A Mental Breakdown With Many 'Silver Linings'
If David O. Russell pulls anything off in Silver Linings Playbook -- an almost-comedy about a bipolar high-school teacher who goes off the deep end and isn't sure how to climb back — it's this: He refuses to make mental illness adorable.
When Bradley Cooper's Pat, recently sprung from eight months in a mental hospital, walks into his doctor's office and hears the strains of the song that accompanied his breakdown — it happens to be Stevie Wonder's "My Cherie Amour" — his impossibly blue eyes seem to spiral into tiny pin dots, like those of a tortured bull. He barks at the receptionist: "Is that song really playing?" And for a moment, we don't know if we're hearing it for sure, either, or if it's simply an imagined sound that's been filtered through the exhausted coffee grounds of his brain.
Moments like that work beautifully in Silver Linings Playbook; in fact, it's more a movie of moments than a story with anything resembling a narrative drive. (Russell also wrote the screenplay, adapting it from Matthew Quick's novel of the same name.)
As the movie opens, Pat is being sprung from the hospital a little early, thanks to the intercession of his cautiously supportive mother (Jacki Weaver) and seemingly against the better judgment of his less-supportive dad (Robert De Niro).
He's feeling better, or so he thinks, and he's eager to get back to real life, although his hopes for that life are stupendously unrealistic. He believes he can rebuild his marriage, even though his estranged wife has taken out a restraining order against him. (His discovery of her extramarital affair instigated the act of violence that got him put away in the first place.)
Pat can't be swayed from his mission to get his wife back, not even when he meets Tiffany (Jennifer Lawrence), the tough-cookie sister-in-law of one of his closest friends. (In a stroke of cockeyed genius, Russell has cast Julia Stiles and Lawrence as siblings, and with their moon-shaped faces and alert, inquisitive eyes, they're like a pair of take-no-prisoners cherubim.)
But Tiffany only looks tough: Her husband, a cop, has recently died, and in her extreme grief she's turned to sex — lots of it — as a coping mechanism. Pat takes one look at her adorably curvy figure, kitted out in semi-Goth clothes, and falls hard. Though of course, he doesn't know it yet.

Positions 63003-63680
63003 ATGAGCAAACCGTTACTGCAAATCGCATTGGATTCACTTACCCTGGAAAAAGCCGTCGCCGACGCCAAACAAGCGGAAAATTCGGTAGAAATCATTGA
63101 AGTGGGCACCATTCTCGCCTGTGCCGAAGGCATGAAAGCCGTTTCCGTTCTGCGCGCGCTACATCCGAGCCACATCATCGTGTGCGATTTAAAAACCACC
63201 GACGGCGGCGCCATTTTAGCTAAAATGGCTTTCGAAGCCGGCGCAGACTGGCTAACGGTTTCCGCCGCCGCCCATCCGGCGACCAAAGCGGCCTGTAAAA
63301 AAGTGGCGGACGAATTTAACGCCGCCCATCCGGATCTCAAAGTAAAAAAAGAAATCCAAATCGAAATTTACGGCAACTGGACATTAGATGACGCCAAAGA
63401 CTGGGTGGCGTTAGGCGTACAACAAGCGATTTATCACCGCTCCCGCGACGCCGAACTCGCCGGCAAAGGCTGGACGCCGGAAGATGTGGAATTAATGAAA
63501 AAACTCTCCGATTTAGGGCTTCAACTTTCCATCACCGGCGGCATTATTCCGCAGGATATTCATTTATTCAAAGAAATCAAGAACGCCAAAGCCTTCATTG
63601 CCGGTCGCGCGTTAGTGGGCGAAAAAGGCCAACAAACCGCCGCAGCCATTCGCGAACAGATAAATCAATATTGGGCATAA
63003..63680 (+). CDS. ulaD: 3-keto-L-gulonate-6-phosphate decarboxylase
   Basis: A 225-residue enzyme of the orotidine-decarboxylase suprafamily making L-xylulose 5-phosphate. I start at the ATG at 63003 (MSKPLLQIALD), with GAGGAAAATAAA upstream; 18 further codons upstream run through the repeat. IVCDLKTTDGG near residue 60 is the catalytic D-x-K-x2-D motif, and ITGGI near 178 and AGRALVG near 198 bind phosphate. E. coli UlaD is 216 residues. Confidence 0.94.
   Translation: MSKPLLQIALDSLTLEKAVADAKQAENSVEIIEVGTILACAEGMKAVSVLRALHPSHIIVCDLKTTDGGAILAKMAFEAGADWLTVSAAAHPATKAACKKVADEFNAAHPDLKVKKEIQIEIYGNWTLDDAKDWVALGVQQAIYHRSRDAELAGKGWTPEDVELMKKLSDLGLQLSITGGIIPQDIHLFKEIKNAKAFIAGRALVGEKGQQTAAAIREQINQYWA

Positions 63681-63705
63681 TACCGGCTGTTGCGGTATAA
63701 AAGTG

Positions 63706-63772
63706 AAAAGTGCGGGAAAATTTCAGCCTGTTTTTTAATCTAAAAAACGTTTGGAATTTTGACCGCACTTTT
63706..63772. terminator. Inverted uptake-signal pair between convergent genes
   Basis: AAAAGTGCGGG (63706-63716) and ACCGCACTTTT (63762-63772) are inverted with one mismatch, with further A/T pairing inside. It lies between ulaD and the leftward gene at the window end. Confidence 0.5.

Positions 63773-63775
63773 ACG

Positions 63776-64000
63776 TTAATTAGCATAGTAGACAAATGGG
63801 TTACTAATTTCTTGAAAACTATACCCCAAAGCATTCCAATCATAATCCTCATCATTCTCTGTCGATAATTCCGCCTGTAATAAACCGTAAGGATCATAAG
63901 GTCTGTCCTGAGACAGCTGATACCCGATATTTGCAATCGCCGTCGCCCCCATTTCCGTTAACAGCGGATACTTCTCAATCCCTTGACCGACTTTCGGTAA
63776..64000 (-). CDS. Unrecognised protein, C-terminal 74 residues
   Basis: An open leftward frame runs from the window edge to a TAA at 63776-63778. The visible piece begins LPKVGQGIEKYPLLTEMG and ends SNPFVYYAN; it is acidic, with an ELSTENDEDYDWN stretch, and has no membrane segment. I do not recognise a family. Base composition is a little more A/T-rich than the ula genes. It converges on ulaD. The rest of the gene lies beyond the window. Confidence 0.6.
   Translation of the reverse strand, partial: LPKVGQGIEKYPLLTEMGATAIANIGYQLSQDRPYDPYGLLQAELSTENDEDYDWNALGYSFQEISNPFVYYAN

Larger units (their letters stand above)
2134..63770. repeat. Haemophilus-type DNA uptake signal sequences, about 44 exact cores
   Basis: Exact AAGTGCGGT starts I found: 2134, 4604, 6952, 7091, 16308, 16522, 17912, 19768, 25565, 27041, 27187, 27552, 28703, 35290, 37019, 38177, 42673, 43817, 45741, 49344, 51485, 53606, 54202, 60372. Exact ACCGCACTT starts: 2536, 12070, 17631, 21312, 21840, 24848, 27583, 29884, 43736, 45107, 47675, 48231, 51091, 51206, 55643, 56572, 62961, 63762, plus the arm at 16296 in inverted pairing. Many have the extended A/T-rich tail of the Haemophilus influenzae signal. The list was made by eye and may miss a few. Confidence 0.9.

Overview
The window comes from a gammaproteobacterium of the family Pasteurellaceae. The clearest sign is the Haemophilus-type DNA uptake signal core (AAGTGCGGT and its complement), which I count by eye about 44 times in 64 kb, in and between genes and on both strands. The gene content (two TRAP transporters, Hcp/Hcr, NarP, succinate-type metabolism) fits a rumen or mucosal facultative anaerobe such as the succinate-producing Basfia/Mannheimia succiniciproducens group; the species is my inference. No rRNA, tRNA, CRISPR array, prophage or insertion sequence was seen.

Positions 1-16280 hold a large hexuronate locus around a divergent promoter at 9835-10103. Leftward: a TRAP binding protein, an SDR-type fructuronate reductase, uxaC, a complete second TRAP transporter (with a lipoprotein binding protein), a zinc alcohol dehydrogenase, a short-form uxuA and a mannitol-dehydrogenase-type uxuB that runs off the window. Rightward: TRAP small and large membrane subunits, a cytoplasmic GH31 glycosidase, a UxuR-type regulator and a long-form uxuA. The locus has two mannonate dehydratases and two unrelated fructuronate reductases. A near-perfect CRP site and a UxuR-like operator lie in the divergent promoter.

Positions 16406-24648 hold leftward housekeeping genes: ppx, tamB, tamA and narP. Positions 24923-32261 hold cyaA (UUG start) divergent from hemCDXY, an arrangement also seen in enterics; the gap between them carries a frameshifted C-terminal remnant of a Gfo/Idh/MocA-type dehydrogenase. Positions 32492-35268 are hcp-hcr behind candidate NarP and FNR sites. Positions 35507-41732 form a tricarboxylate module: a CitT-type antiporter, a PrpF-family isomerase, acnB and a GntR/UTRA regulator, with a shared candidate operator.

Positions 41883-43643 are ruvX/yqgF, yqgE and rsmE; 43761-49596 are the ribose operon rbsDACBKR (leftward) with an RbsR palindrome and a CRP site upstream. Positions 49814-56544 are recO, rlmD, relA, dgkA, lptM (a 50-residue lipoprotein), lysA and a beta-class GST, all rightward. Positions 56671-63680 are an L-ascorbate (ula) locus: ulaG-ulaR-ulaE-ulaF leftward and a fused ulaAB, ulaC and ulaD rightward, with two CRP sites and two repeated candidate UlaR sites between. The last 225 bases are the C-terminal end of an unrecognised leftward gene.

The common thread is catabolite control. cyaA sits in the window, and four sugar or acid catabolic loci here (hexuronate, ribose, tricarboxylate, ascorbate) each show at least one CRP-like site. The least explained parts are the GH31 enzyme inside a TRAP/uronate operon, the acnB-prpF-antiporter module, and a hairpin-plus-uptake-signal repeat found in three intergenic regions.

That setup is easy enough to buy. But in the movie's last half, the plotting begins to make less sense: Pat's wife re-enters the scene in a wholly unbelievable way, and one particular element of Pat's recovery hinges on a ridiculous sports-related bet — that's where the title's "playbook" angle figures in, and it's not a particularly convincing fit.
But even when you can't fully believe in the plot of Silver Linings Playbook, or in its occasionally self-helpy dialogue, it's easy enough to believe in the actors' faces. De Niro plays your stock disapproving dad, but with an OCD twist. He may not bear much physical resemblance to Cooper's Pat, but his nervous mannerisms suggest that the apple hasn't fallen so far from the tree.
Pat is a royal pain in the neck, to his family and to almost everyone else: Even his mother, played marvelously by Weaver, struggles with the task of loving him unconditionally. Her face bears the strain of all that forced cheerfulness — she's like an anxious forest-animal mom straight out of Beatrix Potter, all bright eyes and wriggly nose, hoping against hope for the best.
Lawrence plays Tiffany with the right proportions of ironclad determination and self-protectiveness: This isn't a character given to self-pity, but that doesn't mean she doesn't feel pain, and her refusal to accept Pat's little-boy-lost excuses for his bad behavior is bracing.
And Cooper's performance meets Lawrence's, beautifully, halfway. The affected swagger of so many of his performances — the very thing that generally makes him so unbearable as an actor — has dissolved away here. We can see that this is a guy trapped on his own internal hamster wheel; the zig-zaggy logic of his speech makes sense, obliquely, and yet it's hardly conducive to peaceful living.
Pat is no fun to be around. But then it's no fun being him, either. And this is where Cooper's coolness as an actor comes into play: As corrosive and damaging as Pat is to those around him, all of his sharpest edges are on the inside. Cooper keeps every razor blade out of sight.
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